Birmingham sits at the center of England's West Midlands region. Though it is not on many international tourists' radar, it is the second-largest city in the country, after London. Birmingham has a history of being on the cutting edge. It was one of the world's first centers of manufacturing and a hotbed for engineering and technology as early as the late 18th century. Subsequently, it became one of the first places to truly embrace industrialization. In today's post-industrial age, Birmingham remains an important commercial center.
But Birmingham isn't all about business. Theater, music and a long literary history make this a good stopping point for culturally minded travelers. Green enthusiasts will appreciate the city, and the wider West Midlands region, as well. A partially pedestrianized downtown makes for a pleasant and safe foot-powered vacation, while greenspaces abound both within the city limits and beyond them.
London is the U.K.'s urban tourism headliner, but Birmingham is also a worthy addition to a European itinerary, especially for people who are looking for a city with traits that make a low-impact, nature-oriented urban vacation possible.
Except for a single-line metro, Birmingham is a city of buses. The National Express West Midlands service has routes throughout the urban and suburban areas of the Birmingham metro. With a bit of pre-planning, getting anywhere in the city via bus is pretty straightforward. For those heading out to explore other areas of the West Midlands, rail travel becomes an option, with lines serving various cities and towns throughout central England. Network West Midlands is a site that can help West Midlands visitors plan their regional rail and road journeys.
One of the most attractive (and greenest) aspects of Birmingham is its walkable central district. The city prides itself on its pedestrian-friendliness. Getting around the downtown area (for shopping, restaurants, etc.) never requires a walk of more than about a mile and a half, while sightseeing walks are also possible for people with a reasonable level of fitness. Some of the city's canals, a relic of the industrial age, have been converted into pleasant pedestrian areas with shops and restaurants lining the waterside walkways.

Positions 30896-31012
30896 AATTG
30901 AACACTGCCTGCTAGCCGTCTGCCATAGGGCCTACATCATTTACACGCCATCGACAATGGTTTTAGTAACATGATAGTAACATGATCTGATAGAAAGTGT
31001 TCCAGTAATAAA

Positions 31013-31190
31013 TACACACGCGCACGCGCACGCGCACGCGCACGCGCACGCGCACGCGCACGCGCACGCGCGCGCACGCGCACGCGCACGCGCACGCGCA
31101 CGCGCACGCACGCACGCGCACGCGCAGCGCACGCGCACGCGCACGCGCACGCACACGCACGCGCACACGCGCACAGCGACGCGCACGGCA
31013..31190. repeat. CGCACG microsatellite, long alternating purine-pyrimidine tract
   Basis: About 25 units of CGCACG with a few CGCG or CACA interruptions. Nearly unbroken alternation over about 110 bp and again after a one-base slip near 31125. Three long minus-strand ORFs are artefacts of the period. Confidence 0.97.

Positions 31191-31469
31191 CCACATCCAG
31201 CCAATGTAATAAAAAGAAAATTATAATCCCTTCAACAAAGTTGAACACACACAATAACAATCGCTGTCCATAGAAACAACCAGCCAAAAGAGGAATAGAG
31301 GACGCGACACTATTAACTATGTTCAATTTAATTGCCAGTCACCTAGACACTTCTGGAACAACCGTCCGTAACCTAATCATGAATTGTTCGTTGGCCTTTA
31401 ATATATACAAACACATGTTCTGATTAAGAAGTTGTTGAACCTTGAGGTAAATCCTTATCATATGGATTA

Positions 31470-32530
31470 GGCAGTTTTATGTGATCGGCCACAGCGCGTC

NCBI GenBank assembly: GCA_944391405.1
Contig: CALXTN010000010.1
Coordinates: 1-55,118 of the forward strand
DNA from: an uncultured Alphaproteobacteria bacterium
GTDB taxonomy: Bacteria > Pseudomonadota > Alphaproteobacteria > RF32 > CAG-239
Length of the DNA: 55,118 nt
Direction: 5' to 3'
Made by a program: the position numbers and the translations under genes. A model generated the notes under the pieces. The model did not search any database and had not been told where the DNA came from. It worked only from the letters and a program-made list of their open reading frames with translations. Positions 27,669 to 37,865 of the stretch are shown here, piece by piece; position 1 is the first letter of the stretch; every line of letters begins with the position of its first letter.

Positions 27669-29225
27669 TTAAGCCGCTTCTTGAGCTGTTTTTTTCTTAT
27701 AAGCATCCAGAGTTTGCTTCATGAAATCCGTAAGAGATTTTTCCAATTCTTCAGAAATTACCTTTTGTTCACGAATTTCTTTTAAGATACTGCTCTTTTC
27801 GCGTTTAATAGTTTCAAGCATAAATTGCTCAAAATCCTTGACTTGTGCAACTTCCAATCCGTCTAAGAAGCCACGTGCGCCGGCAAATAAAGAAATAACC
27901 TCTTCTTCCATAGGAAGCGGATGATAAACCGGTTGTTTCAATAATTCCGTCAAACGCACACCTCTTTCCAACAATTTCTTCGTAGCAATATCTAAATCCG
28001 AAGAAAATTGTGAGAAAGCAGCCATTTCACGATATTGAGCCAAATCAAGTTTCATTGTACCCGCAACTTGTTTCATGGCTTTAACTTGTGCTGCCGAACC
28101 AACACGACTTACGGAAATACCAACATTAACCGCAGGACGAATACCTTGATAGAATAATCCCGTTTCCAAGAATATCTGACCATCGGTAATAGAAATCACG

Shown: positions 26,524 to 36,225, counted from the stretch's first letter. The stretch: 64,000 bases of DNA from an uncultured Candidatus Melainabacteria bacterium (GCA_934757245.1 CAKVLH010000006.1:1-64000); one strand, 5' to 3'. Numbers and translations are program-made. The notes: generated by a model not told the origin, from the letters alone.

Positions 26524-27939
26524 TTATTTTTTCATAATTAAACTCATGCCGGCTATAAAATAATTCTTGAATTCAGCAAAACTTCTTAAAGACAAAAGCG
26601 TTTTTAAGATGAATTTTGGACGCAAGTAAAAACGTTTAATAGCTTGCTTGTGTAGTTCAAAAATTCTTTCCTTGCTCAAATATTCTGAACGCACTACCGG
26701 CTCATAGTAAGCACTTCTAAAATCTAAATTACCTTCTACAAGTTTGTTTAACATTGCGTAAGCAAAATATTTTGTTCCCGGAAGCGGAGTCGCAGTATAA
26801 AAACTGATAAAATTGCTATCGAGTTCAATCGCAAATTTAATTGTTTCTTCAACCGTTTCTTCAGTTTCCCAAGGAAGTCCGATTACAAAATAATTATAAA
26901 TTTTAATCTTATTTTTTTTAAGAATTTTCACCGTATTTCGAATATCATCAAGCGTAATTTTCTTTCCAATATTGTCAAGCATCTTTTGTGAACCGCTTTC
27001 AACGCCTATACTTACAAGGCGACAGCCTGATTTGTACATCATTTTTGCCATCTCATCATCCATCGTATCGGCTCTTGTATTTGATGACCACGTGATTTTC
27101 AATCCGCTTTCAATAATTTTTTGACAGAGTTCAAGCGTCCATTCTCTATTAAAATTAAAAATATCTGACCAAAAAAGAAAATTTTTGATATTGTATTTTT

Sustrans, a sustainable transportation organization in England, has mapped a cycling route through the West Midlands. The route covers more than 160 miles and passes some of the region's best attractions. Urban cycling is possible in Birmingham, but overall, the city is not as cycle-friendly as many of its Mainland European peers.
The Birmingham Farmer's Market is not a daily event (it takes place on the first and third Wednesday of the month), but if it fits with your itinerary, it is a worthwhile gastronomic attraction. Artisanal foods and organic produce are sold by local producers. The main market's website lists other markets as well. These are held around the city in different locations, with each location playing host once per month.
Birmingham has a wide range of small green eateries and organic food shops. The highlights include One Earth Shop, a vegan grocer that sells fruits, nuts, seeds and other whole foods, and the Kitchen Garden Cafe, a small shop and cafe with a deli serving organic goods to eat in-house or take away.
The Warehouse Cafe has a vegetarian-oriented seasonally changing menu that has stood the test of time (Warehouse is more than 25 years old). The kitchen's focus is on fresh, local ingredients that are organically grown. Manic Organic Cafe is still another vegetarian, organic and Earth-friendly option. This eatery sources much of its produce from farms within 25 miles of its front door.